Household Recycling

Description:

Recycling should be part of our everyday lives to ensure that our children have a future that has enough resources to meet their needs, as well as a clean environment. 

Recycling is the process of separating, collecting and remanufacturing or converting used or waste products into new materials. Recycling helps extend the life and usefulness of something that has already served its original purpose, by producing something that is useable.  

Difference between recycling and reusing
 

The difference between recycling and reusing is that while reusing is merely just a repeated use of old products, recycling using the core elements of old products, such as plastic water bottles, computers, packaging pallets, and cell phones as raw materials to manufacture new goods.

Why is recycling important? Know what you can recycle at home

Recycling is one of the best ways for you to have a positive impact both on us and the world in which we live. With recycling, a substantial portion of our waste can be broken down into their original elements and be used to produce new materials. 

7 Benefits of recycling

Some of the important benefits of recycling are:

  • saving energy,
  • saving money,
  • reducing air and water pollution,
  • creating jobs,
  • protecting wildlife, forests and wetlands,
  • preserving natural resources, and the
  • freeing-up space at overfull landfills / waste disposal sites.

3 Stages of the recycling process

The recycling process is composed of three stages:

  1. Collecting and sorting: In this stage, waste materials are collected and then processed and sorted according to its type and use.
  2. Manufacturing: This is the phase where the collected and sorted materials are processed into new reusable products.
  3. Selling recycled products to consumers: When the product that the consumers bought already served its purpose, the recycling process will then again continue as these products are collected.
Instructions:

What can be recycled?

What to recycle

A large portion of household waste can be recycled. You’ll need to look for the recycle logo on packaging to find out if the material can be reused.

Also remember to remove food and liquid waste before you place items in the recycling bin.  

1) Recycling Paper and Cardboard

The following types of paper can be recycled:

  • white office paper,
  • magazines and books (glossy magazines and inserts printed on glossy paper are recyclable, as long as nothing is laminated),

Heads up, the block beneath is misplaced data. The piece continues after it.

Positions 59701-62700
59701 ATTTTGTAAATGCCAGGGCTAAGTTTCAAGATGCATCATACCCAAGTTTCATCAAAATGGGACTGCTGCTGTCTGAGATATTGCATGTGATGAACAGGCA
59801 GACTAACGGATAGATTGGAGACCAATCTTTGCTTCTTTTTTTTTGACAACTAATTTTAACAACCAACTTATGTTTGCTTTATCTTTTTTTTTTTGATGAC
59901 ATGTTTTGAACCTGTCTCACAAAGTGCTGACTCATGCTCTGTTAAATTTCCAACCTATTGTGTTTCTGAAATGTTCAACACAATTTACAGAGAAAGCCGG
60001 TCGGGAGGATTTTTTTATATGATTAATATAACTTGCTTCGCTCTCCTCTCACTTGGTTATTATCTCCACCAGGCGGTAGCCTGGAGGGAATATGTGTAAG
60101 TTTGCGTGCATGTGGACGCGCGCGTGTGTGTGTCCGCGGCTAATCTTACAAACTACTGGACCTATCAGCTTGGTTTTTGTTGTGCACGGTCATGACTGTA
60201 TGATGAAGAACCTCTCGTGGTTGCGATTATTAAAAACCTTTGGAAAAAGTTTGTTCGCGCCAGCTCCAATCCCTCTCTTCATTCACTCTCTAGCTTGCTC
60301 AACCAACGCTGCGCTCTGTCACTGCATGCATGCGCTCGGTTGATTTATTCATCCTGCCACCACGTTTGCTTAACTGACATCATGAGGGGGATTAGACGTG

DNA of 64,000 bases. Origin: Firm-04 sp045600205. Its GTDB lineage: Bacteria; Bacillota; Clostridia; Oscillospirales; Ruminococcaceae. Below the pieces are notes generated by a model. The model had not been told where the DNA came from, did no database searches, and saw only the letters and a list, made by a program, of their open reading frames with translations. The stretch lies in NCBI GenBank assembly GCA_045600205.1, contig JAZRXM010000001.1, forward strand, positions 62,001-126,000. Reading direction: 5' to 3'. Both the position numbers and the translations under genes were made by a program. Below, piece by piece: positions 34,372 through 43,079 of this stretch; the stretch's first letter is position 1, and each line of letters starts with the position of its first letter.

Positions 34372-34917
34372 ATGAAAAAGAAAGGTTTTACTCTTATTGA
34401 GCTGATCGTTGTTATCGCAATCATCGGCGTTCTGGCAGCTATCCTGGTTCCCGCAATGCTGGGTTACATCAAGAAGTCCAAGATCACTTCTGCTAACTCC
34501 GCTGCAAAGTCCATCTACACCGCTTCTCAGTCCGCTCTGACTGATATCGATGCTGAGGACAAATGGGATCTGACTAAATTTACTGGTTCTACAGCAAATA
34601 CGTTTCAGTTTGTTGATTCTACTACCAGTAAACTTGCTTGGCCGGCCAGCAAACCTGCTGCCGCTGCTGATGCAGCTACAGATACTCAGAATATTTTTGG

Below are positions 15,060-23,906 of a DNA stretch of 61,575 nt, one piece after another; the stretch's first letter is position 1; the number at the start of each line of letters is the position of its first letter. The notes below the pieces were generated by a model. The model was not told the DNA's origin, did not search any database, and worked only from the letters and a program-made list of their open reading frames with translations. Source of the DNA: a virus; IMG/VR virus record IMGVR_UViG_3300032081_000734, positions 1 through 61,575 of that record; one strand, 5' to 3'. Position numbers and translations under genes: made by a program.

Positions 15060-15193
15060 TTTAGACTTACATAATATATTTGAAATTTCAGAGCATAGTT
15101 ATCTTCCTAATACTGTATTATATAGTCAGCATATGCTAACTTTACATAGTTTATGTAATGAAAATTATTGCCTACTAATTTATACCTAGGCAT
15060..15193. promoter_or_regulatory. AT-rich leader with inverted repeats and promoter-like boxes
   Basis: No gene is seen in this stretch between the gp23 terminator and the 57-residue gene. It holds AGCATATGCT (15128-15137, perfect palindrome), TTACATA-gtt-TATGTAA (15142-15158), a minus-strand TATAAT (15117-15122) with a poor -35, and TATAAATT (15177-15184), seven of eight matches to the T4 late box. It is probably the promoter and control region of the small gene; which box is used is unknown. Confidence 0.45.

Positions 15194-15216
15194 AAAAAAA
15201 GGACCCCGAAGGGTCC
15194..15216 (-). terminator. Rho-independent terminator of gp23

• newspapers, or
  • corrugated cardboard.

The following may not be recycled:

  • no laminated or waxy paper (such as that often found in boxes used for tomatoes or bananas), 
  • no waxy paper ream wrappers, 
  • no tetrapacks (fruit juice and milk containers that seem to be made out of paper, but are lined with foil and plastic), 
  • no punch confetti, 
  • no carbon paper, or
  • no stickers.

2) Recycling glass

The following glass can be recycled:

  • wine bottles,
  • food jars (used for jam, mayonnaise, tomato sauce etc), and
  • light bulbs, sheet glass, mirrors and Pyrex can be recycled, but should be stored separately as they are made of a different kind of glass.

Note: Rinse out and dry bottles containing the remains of foodstuffs and beverages. You can leave paper labels on the glass.


Everyone can help to recycle

3) Recycling metal

The following metal can be recycled (note items with asterisk*):

  • aluminium cooldrink cans,
  • food tins (these should be rinsed. It helps if you remove the paper label, too),
  • lids of glass containers,
  • aluminium foil and foil packaging,
  • small metal items (such as staples, paperclips),
  • paint and aerosol cans (leave labels on the cans as their contents are viewed as hazardous and recyclers need to know what was in them),
  • old car body parts*,
  • rusty garden furniture*, or
  • non-ferrous metals (anything made out of copper, aluminium, brass, stainless steel)*

*Note: Very few recycling depots accept these metal items. Call ahead to make sure.


4) Recycling plastic

The following plastic can be recycled:

  • food and beverage containers (hard plastic as used containers for ice cream, milk, juice, bottled water, soft drinks, milk, butter and margarine),
  • household cleaner containers (hard plastic such as that used for cleaners such as bleach, dishwashing liquid, fabric softener), or
  • plastic bags (soft plastic such as that used to wrap magazines, six-packs of beer or packs of toilet paper).

Note: No cling-wrap can be recycled.


5) Recycling electronic waste (eWaste)

These appliances can be recycled, if you are not sure, call the depot to find out.

  • electronic goods (for example: cellphones, computers, tv's, whether working or not), and
  • electrical household appliances (for example: fridges, toasters, ovens, whether working or not).

Recycle. Reuse. Reduce.

Where can I recycle?

There are a number of sites across the province where you can drop off your rubbish and unwanted material, as well as organisations that will collect your recycled items from your home. Here are a few directories to give you some more information:

Recycling is something that everyone can get involved in. Make recycling part of your life today and see how your contribution makes your environment more sustainable and healthy. 

Provided by:
Government Body: (Department of Environmental Affairs and Development Planning, Western Cape Government)
The content on this page was last updated on 6 June 2018